Bruce Proudfoot - Senior Mechanic I must also thank Barry and Hilda for allowing me to "play around" under the bonnet and the chassis of their Discovery's as ours was tucked away safely in it's garage in Madrid. Without it the course would have been useless. Thanks guys. 1st March 1999 Well, here we both are back in Spain after a busy couple of weeks in South Africa.Life in a flat means no work space. First Aid Course for Renèe. While I hope that none of the first aid training I did will be required, at least some basic knowledge helps to give us confidence about how we will handle emergency situations. I went through all the standard stuff - CPR, bleeding, broken bones, treating shock, snake bites etc. While in South Africa, we also arranged travel insurance (emergency repatriation if required), a complete set of vaccinations and malaria prophylactics as well as extensive amounts of insect repellent! After some discussions with our doctor, we were recommended to take along some broad spectrum antibiotics which we now have as well - after taking advice from a number of people our first aid kit looks pretty comprehensive! In addition to the items listed on our Equipment Page, we did buy some basic sterile equipment - needles, syringes, drip sets and sutures. We are not planning to use this equipment ourselves but rather to hand it over to medical personnel if we should need that level of medical attention. Also we found a malaria test kit (of the do it yourself variety) which we will be taking along as well as some treatment from our doctor (quinine and antibiotics) if we do come down with malaria. This is only intended to tide us over until we get to professional medical help. So, as far as first aid and preventative medicine goes, I think that is it. Generally we have now reached the stage where if anyone asks if we have considered something we can say ‘Yes’ but I guess there will always be something one hasn't thought of! 12th March 1999 If you have not recently visited the "route" page, do so. The maps were updated today and they give loads more details on both an overview and a detailed country by country level. Thanks to Rick for doing this who will also be keeping them up to date as we go. Frustration on the paper work is showing. We need a holiday to get over planning for this holiday! We will add the information of the paper work required with the next update. Some words of advice on papers - photo copy ALL papers, even application forms (even if it means leaving the place of application and doing it) - check ALL numbers required, i.e passport numbers on all documents relating to the particular application and check that the issuing authority has them right too. Errors occur with long numbers such as those found identifying vehicles , chassis and engine numbers. We now plan to leave our home in Madrid on the 28th of April, this gives us 3 full days to get to Marseilles for the ferry. Plenty of time as it is about 1000 km of highways. 30th March 1999 Another month has come and gone. The next one brings us finally to our trip. We can safely say that right now there is nothing on our minds except this trip, it is even being dreamt of. Tomorrow we go to Switzerland for two things. The first one is a big step in our trip preparation and that is to get the visa and permissions to travel through Sudan. There is no embassy in Spain so we have to go elsewhere for it. It is possible to get in Cairo but that's like leaving it to the last minute and as always that just adds stress. Anyway the journey to Geneva is not purely for the trip. The second reason being that some good friends of ours, Robert and Regina, are getting married this week so it's like killing two birds with one stone - congratulations (they run some of the best photo and trekking expeditions in East Africa known to mankind). We will do some skiing too so hopefully we will have something else to think about instead of all the things that can go wrong on our adventure. But to add to the pain all European flights are suffering severe delays due to the crises in Yugoslavia - NATO is restricting air travel. So tomorrow will be another test of nerves for us. Good practice I hear some of you overlanders saying. Some information then on Visas. Remember we have South African passports. Africa is quite favorable to these now so check for your own countries details. Prices are in Euros which is about 1.1 US Dollars today. Egypt we received in one day and without charge. It is valid for three months from date of issue or date specified. Visa extensions in Egypt apparently cost very little and can add months to the visas. No problems there. The car needs a Carnet De Passage which we are still working on. For Tunisia we had to send an application and proof of our residency in Spain via the embassy here to Tunis for approval. This took one week. You are supposed to supply a letter from a hotel or something to validate your visit but as we were going to be traveling all the time it was not required. Scott's was approved today but Renee's not yet. Renee's full name is Renee St John Pattle and the authorities in Tunis wanted to know what the "St" stood for. So the embassy had to send a fax back today saying it stood for "Saint" but is never written "Saint" just "St" - Odd to say the least. Renee's will be approved next week and then both of us will go to the embassy to get them put in the passport. The good thing is that they do not want to keep your passport while waiting for approval. Price is 6 Euro's each. Libya requires an Arabic translation of your passport. In our case it was written in the back and duly authenticated in less than 30 minutes at a price of 18 Euro's each. Not bad. We will apply for them when we return from Switzerland but have been told it takes a week and is no problem. More information on that in the next update. Sudan we start tomorrow but here's what you need to do, hopefully it works. There are two forms, one for you and another for your car. For your tourist visa you need a letter stating what you are doing and where you are going. You also need yellow fever vaccinations and a letter from a contact there. When I spoke to the embassy in Geneva they said that as I was "traveling" all the time a letter may not be required. For the car you need to deposit 1000 Swiss Francs per person in a bank, to be held by that bank for the Sudanese government until you leave Sudan. A letter of proof is required. This is to cover any "mishaps" you have along the way. Besides this you need third party insurance (Try buying that in Europe and I'll give you a T-Shirt) for Sudan. We have Green Card that does not cover Sudan but we will give it a go. Our aim is to buy insurance in Egypt or at Wadi Halfa. Anyone know if we can? Nobody says a Carnet De Passage is needed but that's not clear yet, we'll let you know in the next update. That's it so far, we will also need visas for Ethiopia and Uganda but should be able to get them on the road. We aim to get Ethiopia in Cairo and Uganda in Addis Ababa, both are possible and fairly simple, Robert - the one getting married this week - had done this many times. The rest of the way we, apparently, do not need visas. Some notes on our alternative route visa ferry to Djibouti. So far it's not as easy as it looks, Messina lines, famous for this type of thing, does it's south bound journeys from Genoa in Italy and does not stop at Suez on the way down. So to take this option you have to place your vehicle on the boat in Suez and wait two weeks as it first goes back to Europe and then down to Djibouti. I have news of this costing 1500 US Dollars, not to mention your own transport to Djibouti and staying in one of the most expensive countries in Africa. Well it's an option if we can't get the pontoon at Aswan. The news on the ferry from Aswan to Wadi Halfa is that the passenger boat is running regularly but this is not for any vehicles. The vehicles have to go on a pontoon which is run by the Sudanese - not as an official service - and has no regular sailing. This takes eight vehicles which is the good part. The bad part is we could wait for two weeks or more for the thing to turn up. So we are holding thumbs for that. Our car is packed, believe it or not, and ready to go. Well not quite, the roof rack is still on the garage floor. We packed the truck with all the boxes full of everything we are going to take today and went out into the mountains to do some testing. Besides the fact that it's good fun, we did learn a few things. Our stuff is packed in 6 metal boxes (see here for details) and weighs 280 kilograms. These are well fixed into the back and do not move, though we will add some more tie downs to make sure. Every hole is filled with something like oil bottles or tow ropes etc. The tool box and first aid kit can be got to and opened with ease from the rear passanger seat (one is removed) and the two most used boxes with food / cooking materials and sleeping equipment are on top and can be pulled out in seconds. The roof rack has been fitted with everything listed in our equipment lists and without the ten jerry cans being full or the fifty litres of water the whole thing weights 130 kilograms. All in all we are carrying 410 kilograms without the extra fuel. Phew that's a lot - anyway the trucks limit is 750 kilograms. I am glad we are fitting double shock absorbers and stronger springs to each wheel We bolted a safe behind the drivers seat for keeping of things like money and passports when we are in the car or in the tent. Those are thing that we do not want to go missing. Our first night on the road is booked. We have over the years been using the Parador hotels in Spain. These are a great chain of hotels which are governement run and are really unique. Each one is built in an old historic building, some dating from the 17th century and even before, for example one is in an old Moorish castle. Anyway they are very luxurious and as we have some "points" for these we decided to spend them and we are staying in an old palace on the Andora border. Last of the clean sheets and warm showers? 11April 1999 Well, here is the long awaited Visa update. First the good news - both Tunisian visas are now in hand.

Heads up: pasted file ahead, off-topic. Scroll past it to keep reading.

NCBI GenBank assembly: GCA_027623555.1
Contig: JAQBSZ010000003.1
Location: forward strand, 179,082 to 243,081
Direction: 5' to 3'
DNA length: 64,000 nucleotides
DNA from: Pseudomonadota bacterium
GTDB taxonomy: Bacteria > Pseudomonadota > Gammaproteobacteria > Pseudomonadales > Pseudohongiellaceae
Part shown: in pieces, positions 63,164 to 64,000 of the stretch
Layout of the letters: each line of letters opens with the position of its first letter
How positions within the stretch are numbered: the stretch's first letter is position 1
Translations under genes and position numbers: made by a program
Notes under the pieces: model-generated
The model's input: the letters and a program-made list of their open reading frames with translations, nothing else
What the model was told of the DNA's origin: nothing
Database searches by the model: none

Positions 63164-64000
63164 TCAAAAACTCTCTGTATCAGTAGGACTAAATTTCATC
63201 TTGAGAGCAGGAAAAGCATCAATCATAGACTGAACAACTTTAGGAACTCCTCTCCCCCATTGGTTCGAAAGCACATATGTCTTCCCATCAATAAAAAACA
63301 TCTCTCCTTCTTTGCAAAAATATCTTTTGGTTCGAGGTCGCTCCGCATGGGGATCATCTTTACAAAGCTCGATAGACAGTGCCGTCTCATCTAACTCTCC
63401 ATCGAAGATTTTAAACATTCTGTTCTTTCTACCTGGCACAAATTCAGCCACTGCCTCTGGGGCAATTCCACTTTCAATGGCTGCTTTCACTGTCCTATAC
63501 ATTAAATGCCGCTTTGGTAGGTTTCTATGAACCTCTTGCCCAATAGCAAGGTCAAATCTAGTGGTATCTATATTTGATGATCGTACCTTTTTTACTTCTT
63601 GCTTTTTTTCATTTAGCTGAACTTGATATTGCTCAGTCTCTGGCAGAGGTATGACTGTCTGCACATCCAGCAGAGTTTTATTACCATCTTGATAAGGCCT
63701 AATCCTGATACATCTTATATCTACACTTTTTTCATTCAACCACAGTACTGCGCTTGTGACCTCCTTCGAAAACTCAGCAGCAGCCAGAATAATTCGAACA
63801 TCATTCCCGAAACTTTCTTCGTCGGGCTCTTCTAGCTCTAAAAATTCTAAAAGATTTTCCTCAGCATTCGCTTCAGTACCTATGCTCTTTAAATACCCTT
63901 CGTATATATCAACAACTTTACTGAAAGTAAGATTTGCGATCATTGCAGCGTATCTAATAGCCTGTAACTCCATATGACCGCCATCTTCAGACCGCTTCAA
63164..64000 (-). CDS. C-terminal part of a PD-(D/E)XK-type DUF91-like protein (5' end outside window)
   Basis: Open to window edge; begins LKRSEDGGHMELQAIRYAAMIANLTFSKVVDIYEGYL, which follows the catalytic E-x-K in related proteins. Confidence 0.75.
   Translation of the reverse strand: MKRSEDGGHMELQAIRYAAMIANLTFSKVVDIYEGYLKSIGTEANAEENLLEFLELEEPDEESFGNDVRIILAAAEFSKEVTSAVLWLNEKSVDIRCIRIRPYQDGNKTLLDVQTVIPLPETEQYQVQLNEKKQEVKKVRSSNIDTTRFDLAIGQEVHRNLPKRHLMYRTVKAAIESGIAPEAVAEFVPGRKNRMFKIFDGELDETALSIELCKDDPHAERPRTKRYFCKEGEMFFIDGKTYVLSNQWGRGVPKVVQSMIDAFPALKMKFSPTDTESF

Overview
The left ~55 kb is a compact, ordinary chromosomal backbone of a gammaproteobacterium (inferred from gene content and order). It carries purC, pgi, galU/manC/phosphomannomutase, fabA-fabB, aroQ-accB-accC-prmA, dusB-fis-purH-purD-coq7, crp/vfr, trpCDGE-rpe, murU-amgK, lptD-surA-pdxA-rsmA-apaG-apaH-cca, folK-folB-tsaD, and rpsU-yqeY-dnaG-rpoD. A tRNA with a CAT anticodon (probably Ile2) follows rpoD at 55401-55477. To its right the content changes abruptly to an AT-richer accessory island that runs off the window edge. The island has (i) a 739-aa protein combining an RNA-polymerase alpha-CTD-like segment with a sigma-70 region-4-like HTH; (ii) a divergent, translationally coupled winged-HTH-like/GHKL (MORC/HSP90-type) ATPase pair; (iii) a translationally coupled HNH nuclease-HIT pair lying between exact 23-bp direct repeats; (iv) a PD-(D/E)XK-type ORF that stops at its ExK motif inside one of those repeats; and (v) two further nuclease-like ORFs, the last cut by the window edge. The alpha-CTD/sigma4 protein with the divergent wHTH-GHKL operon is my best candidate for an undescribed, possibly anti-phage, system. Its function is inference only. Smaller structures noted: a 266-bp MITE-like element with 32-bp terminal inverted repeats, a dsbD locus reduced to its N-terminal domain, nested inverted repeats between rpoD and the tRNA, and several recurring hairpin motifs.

Now for the not-so-good-news….